Asset-based lending(or also known as asset-based loans) is a form of funding that uses business assets to secure the loan, instead of cash flow or credit. Traditional business loans often consider cash flow first before collateral. On the other hand, asset-based loans mainly rely on collateral. This allows rapidly growing businesses to maintain the liquidity they need to keep up with business expenses. To qualify, here are five types of collateral commonly used in asset-based lending.
1. Accounts Receivables (A/R) or Invoices
Accounts receivables – or the invoices you sent to your customers – are among the primary assets that can secure your asset-based loan. Generally, the size of your loan you qualify for depends on the value of your invoices. The greater the quantity and the quality of your invoices, the higher the amount of money you can borrow.
The loan-to-value (LTV) varies but the average rates are usually 90% of the total invoice value. Many factors affect the advance rate of your invoices: How long does it take before your customers pay up? What are the payment terms? How is the credit rating of your customers?
2. Commercial Real Estate
Commercial real estate pertains to any commercial space your business owns. These assets can be used to secure your asset-based loan. However, lenders may need to evaluate them first. If you’re looking to use commercial real estate as collateral, you may need to obtain an independent appraisal to check the market value of your property.
If you’re currently paying a mortgage, you need to make sure you’ve paid off a hefty portion before you can use the property for collateral. This is because lenders only consider the real equity of your commercial real estate. You cannot use the mortgaged value since your mortgage provides has the right to the property value in the event of business failure.
3. Machinery and Equipment
Equipment such as vehicles, commercial kitchen appliances, construction equipment, computer system, technology, and other equipment and machinery your business uses can serve as collateral for your loan. It works similar to an equipment loan or auto business loan.
Similar to accounts receivables, the higher the value of your equipment and machinery, the higher the amount of money you can borrow. However, keep in mind that your business needs to own the equipment before lenders can consider it for collateral. Remember, your business should be the equipment owner, not you.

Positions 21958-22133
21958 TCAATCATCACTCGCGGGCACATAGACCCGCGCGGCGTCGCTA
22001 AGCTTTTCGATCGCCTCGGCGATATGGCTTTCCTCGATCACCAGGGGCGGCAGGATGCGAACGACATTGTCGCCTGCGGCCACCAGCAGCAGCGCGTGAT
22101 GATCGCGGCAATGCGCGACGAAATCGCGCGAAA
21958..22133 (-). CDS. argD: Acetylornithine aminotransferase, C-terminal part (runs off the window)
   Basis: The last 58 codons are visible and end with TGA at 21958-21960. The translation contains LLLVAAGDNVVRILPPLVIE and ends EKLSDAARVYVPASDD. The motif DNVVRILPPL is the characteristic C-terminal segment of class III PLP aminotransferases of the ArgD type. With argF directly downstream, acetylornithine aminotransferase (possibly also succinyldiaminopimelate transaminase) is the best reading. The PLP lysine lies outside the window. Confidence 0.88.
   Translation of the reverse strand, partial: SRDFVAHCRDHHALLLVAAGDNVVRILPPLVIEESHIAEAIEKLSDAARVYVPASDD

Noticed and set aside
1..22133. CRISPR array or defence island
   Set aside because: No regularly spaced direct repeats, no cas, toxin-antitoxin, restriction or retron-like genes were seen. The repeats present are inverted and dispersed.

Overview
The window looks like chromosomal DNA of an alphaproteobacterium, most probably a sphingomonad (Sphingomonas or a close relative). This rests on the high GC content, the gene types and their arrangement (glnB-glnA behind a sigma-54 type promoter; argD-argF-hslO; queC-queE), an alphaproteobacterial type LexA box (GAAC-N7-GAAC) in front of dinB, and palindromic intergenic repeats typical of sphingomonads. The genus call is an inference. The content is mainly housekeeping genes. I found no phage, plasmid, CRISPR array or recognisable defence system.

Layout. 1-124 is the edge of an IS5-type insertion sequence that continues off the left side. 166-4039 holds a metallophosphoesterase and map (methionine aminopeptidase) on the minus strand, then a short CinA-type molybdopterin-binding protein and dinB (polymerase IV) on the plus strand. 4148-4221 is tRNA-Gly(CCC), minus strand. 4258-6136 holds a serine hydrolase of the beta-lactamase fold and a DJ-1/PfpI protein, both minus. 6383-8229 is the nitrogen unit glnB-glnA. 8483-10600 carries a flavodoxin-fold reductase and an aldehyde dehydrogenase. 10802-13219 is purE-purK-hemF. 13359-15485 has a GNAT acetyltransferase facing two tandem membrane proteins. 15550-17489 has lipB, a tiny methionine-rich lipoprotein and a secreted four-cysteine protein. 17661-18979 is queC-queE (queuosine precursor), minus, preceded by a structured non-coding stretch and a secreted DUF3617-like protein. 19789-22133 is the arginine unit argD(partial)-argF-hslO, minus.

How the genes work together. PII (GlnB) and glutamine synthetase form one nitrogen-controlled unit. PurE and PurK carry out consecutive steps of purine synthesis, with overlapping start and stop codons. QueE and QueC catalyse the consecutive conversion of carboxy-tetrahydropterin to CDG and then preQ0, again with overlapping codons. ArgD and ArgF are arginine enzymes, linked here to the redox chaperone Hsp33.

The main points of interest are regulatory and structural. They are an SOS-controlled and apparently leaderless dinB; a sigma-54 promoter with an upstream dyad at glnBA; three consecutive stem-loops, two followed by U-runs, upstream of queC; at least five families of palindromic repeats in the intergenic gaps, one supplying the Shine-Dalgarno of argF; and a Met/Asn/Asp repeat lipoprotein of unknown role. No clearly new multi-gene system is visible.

If you operate within the wholesale or retail business, you most likely have a lot of product inventory. This inventory can be used as an asset on your valance and therefore, eligible as collateral for asset-based lending. Similar to real estate, lenders will appraise your inventory to figure out its resale value. Lenders will then determine if you can use your inventory as collateral.
You don’t have to surrender your inventory to your lender. The inventory is still yours to sell or keep, as long as you repay the loan within the agreed period. However, in the event of a default, lenders have the right to repossess your inventory (or other inventory similar to value) to repay your debt.
5. Other Business Assets
Aside from accounts receivables, real estate, commercial rental spaces by Souder Properties, inventory, and equipment, there are other types of collateral lenders accept like purchase orders, marketable securities, and intellectual property to name a few.. It depends on the lender you’re working with and the type of business you run. Be sure to ask your lender about it so you can leverage other assets to secure asset-based lending.
Asset-Based Lending for Small Businesses
If your business owns the assets mentioned above, you will most likely qualify for an asset-backed loan. Keep in mind that if you can liquidate it into cash, you can most likely put it up as collateral. But even though there’s a long list of collateral you can use, certain assets are more valued compared to others. Lower valued assets can be added to further strengthen your loan value.
SMB Compass offers asset-based lending to small businesses in the United States. With over 20 years of experience, we have funded and helped companies take their business to the next level.